University of Canterbury (NZL)
In this study, you will see a stream of visual items (letters and numbers) presented quickly. your task is to identify a black number, i.e., to indicate which number (3, 4, 6, 7...) has been presented in a stream by pressing a response key.A $10 gift voucher for your participation (at least 18 years old and have a normal vision).
We are looking for volunteers to participate in a study to measure skill and strength of muscles involved in swallowing. We want to determine whether there are any patterns of swallowing impairment within people who have stroke or myopathy, compared to healthy people. This study will give us a better understanding of what happens to swallowing when the brain and/or muscles are damaged, and how we can improve treatment. If you agree to take part in this study, we will place a sensor under your chin to measure muscle activity and muscle force. You will complete the following 4 tasks:Swallow as hard as you can. Open your jaw against resistance. “Hit” a target on a computer screen by controlling the timing and force of your swallowing.“Hit” a target on a computer screen by controlling the timing and force of your mouth opening.You will also fill out a health questionnaire and participate in a clinical swallowing evaluation. The study will take 60-90 minutes and will be completed in one visit. You will receive a $10 voucher for reimbursement of travel expenses. If you agree to take part in this study, you are free to withdraw at any time, without having to give a reason. If you are interested in participating, please contact: Karen Ng PhD Candidate University of Canterbury Rose Centre for Stroke Recovery and Research Phone: 03 364 2307 Email: [email protected]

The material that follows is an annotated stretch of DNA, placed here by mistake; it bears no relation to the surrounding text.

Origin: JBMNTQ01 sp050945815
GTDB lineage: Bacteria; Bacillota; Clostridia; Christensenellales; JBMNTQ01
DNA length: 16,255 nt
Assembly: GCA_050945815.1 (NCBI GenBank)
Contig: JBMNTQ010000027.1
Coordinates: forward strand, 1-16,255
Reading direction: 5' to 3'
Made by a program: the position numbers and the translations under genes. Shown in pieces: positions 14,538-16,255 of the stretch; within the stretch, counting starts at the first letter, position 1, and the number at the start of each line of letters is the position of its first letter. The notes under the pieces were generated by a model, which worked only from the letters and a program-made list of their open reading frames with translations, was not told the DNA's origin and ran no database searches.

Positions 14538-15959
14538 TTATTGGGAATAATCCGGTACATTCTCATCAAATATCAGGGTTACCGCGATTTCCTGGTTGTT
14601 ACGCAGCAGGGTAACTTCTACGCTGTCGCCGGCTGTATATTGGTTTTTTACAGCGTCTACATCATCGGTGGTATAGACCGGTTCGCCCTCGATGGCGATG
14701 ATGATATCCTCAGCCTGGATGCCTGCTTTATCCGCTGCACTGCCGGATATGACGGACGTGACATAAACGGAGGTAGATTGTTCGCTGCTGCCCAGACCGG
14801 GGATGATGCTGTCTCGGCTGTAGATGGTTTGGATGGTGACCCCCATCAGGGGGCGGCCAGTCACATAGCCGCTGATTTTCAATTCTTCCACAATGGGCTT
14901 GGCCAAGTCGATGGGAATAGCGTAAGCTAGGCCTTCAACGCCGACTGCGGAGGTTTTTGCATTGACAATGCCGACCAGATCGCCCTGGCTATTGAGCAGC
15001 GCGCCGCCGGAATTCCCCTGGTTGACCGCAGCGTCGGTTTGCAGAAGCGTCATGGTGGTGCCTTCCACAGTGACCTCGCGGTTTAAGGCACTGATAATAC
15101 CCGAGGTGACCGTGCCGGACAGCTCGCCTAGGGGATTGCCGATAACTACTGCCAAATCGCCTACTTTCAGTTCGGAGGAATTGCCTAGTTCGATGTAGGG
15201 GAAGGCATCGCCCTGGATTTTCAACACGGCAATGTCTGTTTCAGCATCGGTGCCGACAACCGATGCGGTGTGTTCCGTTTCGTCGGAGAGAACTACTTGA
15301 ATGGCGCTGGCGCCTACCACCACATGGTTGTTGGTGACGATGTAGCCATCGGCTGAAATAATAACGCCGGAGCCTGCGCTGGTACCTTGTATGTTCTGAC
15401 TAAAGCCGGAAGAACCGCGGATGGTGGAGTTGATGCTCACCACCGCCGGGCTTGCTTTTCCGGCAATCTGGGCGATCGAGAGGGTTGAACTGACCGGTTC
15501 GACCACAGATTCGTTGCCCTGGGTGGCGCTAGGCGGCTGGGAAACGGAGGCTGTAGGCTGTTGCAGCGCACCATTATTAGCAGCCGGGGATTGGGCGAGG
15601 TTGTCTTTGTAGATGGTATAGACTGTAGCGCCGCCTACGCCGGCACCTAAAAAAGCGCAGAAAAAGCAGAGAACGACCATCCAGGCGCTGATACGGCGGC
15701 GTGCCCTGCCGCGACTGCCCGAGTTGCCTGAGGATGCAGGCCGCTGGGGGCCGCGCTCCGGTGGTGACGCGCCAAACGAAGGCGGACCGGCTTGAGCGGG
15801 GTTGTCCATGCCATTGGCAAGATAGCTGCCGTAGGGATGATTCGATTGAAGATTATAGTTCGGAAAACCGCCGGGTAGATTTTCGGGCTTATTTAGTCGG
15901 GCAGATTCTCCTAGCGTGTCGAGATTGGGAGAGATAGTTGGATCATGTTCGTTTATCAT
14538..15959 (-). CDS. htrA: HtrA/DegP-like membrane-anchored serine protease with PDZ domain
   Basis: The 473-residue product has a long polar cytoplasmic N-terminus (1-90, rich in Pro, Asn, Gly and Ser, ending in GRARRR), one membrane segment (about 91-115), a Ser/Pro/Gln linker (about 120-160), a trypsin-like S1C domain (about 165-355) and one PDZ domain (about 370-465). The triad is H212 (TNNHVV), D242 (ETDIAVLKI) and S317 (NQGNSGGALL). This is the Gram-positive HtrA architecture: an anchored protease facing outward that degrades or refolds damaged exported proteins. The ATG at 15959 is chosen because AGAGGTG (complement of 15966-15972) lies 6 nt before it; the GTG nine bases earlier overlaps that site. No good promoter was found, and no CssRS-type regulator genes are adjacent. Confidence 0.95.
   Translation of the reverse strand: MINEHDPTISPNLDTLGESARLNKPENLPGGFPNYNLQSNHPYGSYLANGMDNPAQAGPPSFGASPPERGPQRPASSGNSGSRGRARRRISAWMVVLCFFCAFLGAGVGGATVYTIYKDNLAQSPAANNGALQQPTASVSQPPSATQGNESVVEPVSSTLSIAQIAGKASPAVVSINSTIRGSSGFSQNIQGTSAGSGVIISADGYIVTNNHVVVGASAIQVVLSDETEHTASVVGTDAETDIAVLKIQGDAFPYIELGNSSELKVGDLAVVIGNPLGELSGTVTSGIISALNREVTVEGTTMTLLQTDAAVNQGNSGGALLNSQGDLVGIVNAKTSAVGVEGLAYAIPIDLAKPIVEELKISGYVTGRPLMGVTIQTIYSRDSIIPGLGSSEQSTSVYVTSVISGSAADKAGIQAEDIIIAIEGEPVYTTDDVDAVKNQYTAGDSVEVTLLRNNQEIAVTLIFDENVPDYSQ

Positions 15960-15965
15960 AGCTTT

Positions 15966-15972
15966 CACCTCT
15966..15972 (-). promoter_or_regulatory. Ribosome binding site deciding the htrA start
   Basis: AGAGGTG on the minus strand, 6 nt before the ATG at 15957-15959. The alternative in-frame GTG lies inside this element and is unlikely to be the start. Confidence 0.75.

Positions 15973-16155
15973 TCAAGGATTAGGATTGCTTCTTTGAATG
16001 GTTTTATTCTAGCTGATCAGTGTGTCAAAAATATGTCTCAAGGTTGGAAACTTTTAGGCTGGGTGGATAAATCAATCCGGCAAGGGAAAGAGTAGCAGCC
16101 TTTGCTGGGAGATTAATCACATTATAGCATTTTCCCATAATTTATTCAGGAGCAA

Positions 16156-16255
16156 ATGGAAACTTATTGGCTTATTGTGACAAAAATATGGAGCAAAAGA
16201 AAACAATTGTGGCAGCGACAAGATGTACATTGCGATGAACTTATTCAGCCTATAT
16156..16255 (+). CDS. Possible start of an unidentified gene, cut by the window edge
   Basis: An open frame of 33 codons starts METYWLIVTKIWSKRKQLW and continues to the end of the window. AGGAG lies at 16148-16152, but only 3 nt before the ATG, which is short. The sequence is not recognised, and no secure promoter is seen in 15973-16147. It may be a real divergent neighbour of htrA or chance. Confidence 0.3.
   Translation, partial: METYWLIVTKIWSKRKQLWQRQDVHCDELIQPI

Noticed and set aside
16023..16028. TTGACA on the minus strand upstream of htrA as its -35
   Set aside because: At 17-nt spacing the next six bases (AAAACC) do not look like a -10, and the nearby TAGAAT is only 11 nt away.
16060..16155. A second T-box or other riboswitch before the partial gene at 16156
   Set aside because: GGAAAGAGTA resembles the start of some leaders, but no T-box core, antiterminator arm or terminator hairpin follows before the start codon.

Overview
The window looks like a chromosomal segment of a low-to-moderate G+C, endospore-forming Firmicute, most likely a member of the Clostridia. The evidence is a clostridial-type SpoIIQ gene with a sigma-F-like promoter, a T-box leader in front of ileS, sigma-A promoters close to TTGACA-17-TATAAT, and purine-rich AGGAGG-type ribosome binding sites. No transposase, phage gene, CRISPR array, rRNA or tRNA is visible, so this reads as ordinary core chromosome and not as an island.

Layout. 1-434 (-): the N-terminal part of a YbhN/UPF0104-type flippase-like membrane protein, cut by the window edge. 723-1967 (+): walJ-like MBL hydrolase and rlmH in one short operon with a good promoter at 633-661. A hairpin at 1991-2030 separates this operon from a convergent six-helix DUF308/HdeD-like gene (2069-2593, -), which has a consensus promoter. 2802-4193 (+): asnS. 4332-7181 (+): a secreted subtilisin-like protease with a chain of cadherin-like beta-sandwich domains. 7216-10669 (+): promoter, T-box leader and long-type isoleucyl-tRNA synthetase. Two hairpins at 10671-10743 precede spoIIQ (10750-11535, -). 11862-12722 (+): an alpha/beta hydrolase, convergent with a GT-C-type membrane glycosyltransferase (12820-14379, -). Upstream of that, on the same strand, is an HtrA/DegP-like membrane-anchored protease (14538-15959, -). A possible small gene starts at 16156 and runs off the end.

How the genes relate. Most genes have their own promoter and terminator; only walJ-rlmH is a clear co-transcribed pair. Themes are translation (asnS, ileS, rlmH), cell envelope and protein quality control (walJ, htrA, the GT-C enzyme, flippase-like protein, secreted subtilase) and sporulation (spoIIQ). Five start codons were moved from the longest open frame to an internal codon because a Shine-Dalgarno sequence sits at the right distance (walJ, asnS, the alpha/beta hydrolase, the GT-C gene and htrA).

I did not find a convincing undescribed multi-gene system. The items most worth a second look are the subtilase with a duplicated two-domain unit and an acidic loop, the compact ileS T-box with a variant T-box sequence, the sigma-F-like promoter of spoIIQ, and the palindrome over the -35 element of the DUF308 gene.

My name is Patrik Gustafsson and this study is part of the Bachelors’ thesis ‘A Study of Movement Down Spiral Staircases’ and is the final project of a degree in Fire Protection Engineering at Lund University, Sweden. The project is in collaboration with both the company Olsson Fire & Risk and the University of Canterbury and aims to evaluate which parameters play an important role when determining the population flow in spiral stairs. If possible, a hydraulic equation will be derived that can be used in evacuation calculations in buildings and constructions. As a participant you will be asked to make your way down a number of different spiral staircases located on the University of Canterbury campus. Afterwards you will be asked to fill out an anonymous questionnaire regarding your experience. Food and refreshments will be available during the day, and a movie voucher will be offered as appreciation for taking the time to participate in the study.More information is available in the attachments below. Small changes might be made, but you will be informed of these as soon as they happen if that is the case.
Swallowing involves a series of “pumps” and “valves” moving food from the mouth to the stomach. In our study, we are interested in how these “pumps” and “valves” function in relation to each other during normal swallowing, especially how those further down the digestive tract affect those before them. We are looking for healthy men and women 35 years of age and older with no prior swallowing problems/ neurological illnesses/ gastrointestinal diseases. You will act as the healthy control group that patients with esophageal diseases are compared against. It will involve just one 45-minute session at the University of Canterbury Rose Centre for Stroke Recovery and Research (situated in St George’s Medical Centre). We will assess your swallowing using technology called high-resolution impedance manometry, where a thin tube is passed through the nose into the stomach to take pressure recordings. You will have some food and drink as we record the pressures while you are swallowing. You will receive a $10 petrol voucher to offset travel costs.